On her return to Hollywood she was forced into the studio’s chosen image – a New York sophisticate, jagged with sophistication in huge hats – squabbling and making up with Robert Taylor in Remember? But her Mrs Chipping was uppermost in executive minds when casting Pride and Prejudice (1940), based on a stage version which had been bought for Norma Shearer and Clark Gable. Garson and Olivier were much more sensible choices, even if Olivier later observed: “Dear Greer seemed to me all wrong as Elizabeth . . . she was the only down-to-earth sister but Greer played her as the most affected and silly of the lot”. However, Bosley Crowther of the New York Times wrote that she had “stepped out of the book, or rather out of one’s fondest imagination: poised, graceful, self-contained, witty, spasmodically stubborn and as lovely as a woman can be.” Nevertheless those who tend to Olivier’s view sighed for her presence during the recent BBC adaptation, in which Jennifer Ehle completely missed Lizzie’s sense of self-mockery.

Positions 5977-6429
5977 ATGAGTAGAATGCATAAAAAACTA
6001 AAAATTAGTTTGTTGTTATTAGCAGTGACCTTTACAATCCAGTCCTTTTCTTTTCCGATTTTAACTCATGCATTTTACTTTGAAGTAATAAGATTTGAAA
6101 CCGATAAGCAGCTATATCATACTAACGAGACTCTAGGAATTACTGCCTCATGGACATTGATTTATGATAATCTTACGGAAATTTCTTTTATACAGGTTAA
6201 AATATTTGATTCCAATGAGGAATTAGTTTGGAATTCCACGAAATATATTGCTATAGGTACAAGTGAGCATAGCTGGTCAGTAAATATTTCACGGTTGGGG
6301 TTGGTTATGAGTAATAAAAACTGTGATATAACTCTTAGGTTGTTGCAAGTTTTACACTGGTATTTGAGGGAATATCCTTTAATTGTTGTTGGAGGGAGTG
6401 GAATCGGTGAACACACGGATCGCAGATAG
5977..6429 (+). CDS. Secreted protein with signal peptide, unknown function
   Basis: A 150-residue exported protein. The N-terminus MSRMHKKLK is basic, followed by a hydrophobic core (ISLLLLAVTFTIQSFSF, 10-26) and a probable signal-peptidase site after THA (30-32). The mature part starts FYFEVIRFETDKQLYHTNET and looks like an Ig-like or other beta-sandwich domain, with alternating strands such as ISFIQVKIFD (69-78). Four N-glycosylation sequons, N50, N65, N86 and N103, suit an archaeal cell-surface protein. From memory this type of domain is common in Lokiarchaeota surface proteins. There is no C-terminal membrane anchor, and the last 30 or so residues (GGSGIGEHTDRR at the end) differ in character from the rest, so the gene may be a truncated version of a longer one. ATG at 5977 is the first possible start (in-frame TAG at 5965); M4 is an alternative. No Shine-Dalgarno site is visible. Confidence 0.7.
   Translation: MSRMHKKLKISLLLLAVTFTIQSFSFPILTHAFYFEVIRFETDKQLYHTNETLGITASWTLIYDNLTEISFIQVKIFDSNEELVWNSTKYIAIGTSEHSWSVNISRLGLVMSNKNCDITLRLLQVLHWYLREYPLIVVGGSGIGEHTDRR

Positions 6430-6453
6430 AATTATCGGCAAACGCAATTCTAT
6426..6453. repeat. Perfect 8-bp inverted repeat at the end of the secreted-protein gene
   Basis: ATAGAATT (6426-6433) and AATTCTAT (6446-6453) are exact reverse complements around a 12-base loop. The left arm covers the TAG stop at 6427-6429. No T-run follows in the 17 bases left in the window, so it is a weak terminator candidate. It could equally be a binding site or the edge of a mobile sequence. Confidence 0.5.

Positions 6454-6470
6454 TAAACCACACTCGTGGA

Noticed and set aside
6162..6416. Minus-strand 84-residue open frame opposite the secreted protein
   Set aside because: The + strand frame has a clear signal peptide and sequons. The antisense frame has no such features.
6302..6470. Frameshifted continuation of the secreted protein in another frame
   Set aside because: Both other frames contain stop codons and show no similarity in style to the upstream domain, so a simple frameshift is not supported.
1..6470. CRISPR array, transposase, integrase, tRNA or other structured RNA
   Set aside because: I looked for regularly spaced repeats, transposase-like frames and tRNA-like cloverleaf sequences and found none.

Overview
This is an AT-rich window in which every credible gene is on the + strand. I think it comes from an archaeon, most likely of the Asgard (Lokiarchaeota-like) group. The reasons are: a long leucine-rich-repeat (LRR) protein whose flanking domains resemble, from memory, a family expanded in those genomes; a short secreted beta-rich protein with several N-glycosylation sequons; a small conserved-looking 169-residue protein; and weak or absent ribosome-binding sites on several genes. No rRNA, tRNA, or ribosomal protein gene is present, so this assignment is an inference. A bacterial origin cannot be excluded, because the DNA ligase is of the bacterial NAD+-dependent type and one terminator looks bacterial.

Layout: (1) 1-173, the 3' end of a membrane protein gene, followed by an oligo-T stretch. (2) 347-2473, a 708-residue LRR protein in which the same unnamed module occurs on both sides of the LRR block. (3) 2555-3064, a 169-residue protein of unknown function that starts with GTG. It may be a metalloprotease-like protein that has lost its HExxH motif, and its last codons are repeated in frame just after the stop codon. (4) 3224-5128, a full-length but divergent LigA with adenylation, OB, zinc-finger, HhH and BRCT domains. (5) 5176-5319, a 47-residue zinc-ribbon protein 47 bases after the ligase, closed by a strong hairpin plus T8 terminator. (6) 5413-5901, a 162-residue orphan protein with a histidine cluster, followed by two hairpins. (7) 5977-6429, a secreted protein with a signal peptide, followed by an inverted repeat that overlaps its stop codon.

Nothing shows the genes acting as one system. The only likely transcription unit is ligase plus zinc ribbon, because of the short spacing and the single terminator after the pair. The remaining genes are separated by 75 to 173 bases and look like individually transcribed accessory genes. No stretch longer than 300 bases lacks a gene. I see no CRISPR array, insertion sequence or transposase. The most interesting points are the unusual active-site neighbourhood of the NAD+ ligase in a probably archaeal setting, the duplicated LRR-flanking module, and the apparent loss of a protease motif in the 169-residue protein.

Really, Mr. Shipman? I beg to disagree. For quite a few of us, Jennifer Ehle’s Ellizabeth Bennet was close to perfect. She had enough self-deprecating lines to make even a masochist envious. Greer Garson’s Elizabeth Bennet was all wrong, from costume, to her advanced age (she was in her mid-thirties when she made the film), to her interpretation of Elizabeth. I agree with Sir Laurence Olivier’s assessment – Greer was all wrong for the part.
Cheap Pride and Prejudice: Find other comments about this film, which is widely regarded as a classic. My opinion runs counter to that of many movie buffs and critics.